With a block wall, the framers grout their own steel truss
anchors, but we wet-set them. We generally use USP TA-22
(22-inch) wall-to-truss connectors (Figure 7). Truss anchors
wrap over the top chord and are nailed in accordance with the
manufacturer's recommended requirements. The anchors have to be
accurately set to work with the 2-foot-on-center truss layout;
we're allowed only an 1/8-inch tolerance. We set the anchors
according to a layout plan created using MiTek 4.2 truss layout
software (MiTek, 314/434-1200,
www.mitekinc.com). The anchors are embedded
4 to 6 inches into the top of the wall. We have to replace any
off-layout anchors with Tapcon-fastened ties, so we try hard to
avoid layout errors.
Truss anchors must be
accurately placed in the wet concrete, within 1/8 inch of the
truss location to perform as designed. The anchor is embedded 4
to 6 inches into the concrete and wrapped over the top of the
truss, then nailed. The anchors are rated to resist 120 mph
We can safely strip forms the day after the pour, when the
concrete has reached 50% of its design strength. (Concrete
reaches full design strength in 28 to 45 days.) The stripping
crew removes the pins, strips the forms, and stacks them in
special vertical transportation baskets. The wall tie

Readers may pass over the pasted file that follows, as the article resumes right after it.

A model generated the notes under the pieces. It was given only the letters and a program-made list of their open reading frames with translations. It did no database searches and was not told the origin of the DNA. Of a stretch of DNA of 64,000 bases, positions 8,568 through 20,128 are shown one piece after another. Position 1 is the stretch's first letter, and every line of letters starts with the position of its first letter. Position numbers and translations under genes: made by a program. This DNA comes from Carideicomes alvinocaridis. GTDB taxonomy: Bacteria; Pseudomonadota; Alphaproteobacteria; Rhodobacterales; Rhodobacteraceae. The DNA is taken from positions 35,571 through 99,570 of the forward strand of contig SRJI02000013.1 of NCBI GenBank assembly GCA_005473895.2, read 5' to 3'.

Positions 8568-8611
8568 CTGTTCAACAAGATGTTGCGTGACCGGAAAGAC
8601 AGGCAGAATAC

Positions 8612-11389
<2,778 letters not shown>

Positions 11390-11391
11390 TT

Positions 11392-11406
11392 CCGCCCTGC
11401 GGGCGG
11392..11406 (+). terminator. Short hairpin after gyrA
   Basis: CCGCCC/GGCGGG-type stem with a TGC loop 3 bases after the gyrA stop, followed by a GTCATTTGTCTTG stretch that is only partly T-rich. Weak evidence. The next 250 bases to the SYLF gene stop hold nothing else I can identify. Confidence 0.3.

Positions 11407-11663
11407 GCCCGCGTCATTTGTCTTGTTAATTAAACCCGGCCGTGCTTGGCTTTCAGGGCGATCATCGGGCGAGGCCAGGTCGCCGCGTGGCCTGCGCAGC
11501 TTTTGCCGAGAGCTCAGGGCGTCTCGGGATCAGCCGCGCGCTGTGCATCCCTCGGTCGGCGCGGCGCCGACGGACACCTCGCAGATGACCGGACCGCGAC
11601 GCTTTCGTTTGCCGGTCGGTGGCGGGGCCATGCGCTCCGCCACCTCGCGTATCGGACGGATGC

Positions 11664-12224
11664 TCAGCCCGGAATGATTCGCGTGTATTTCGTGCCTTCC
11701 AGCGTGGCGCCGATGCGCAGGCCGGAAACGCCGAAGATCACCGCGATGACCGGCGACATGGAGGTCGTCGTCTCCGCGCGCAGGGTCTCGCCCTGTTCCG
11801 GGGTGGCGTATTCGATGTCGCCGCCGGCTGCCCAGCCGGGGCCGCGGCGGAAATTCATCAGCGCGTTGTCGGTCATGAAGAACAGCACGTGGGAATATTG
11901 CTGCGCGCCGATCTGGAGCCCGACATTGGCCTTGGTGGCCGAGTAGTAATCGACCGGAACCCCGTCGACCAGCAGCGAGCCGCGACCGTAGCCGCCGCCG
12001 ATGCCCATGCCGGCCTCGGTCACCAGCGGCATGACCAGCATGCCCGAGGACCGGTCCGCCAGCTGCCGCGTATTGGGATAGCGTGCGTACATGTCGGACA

protrusions snap off with a sideways hammer blow. If they're
too high to reach, we use an 8-foot stud (Figure 8). The
stripping crew polices the site and cleans excess concrete from
the slab, leaving it ready for the framing crew. This ends our
company's involvement in the house, and we move on to the next
Figure 8.Wall ties snap on impact; those out of
easy hammer reach fall to a length of 2x4. The forming crew
leaves the slab broom-clean for the framers.
Over the next few days, the framers set the trusses, sheathe
and shingle the roof, and stand the interior partitions.
Foil-faced 3/4-inch-thick rigid foam paneling is applied to the
inside face of the concrete walls and held in place with
vertical 1x3 furring strips, 2 feet on-center, nailed to the
concrete with powder-actuated fasteners (Figure 9). The
electrician cuts the foam away to set 1 1/2-inch-deep outlet
boxes directly against the concrete, using a powder-actuated
Figure 9.Foil-faced 3/4-inch-thick
polyisocyanurate foam board is nailed to the interior wall
surface and strapped on 2-foot centers with vertical 1x3
furring strips to receive the drywall. The furring and
electrical boxes are nailed to the wall with PAFs.
Interior partitions are typically framed with light-gauge
steel studs, continuing the termite-resistant construction.
Occasionally, SPF 2x4s are used, stood on a bottom plate of
The exterior finish is a one-coat colored stucco skimmed over
a bonding agent and textured (Figure 10).
Figure 10.One-coat stucco and standardized
decorative detailing provide a simple, attractive, and durable
Because concrete continues to cure for several weeks, we wait
30 to 45 days before bringing in the stucco crew. This delay
minimizes the telegraphing of any shrinkage cracks through the
stucco finish. Though infrequent and typically only hairline,
these cracks are normal. If a crack does appear through the
stucco finish, it gets repaired with colorized caulk.Vince Heuseris a field manager for Solid Wall Systems
in Cocoa, Fla. Thanks to Robert Wiebel, a technical consultant
to SWS, who helped with this article.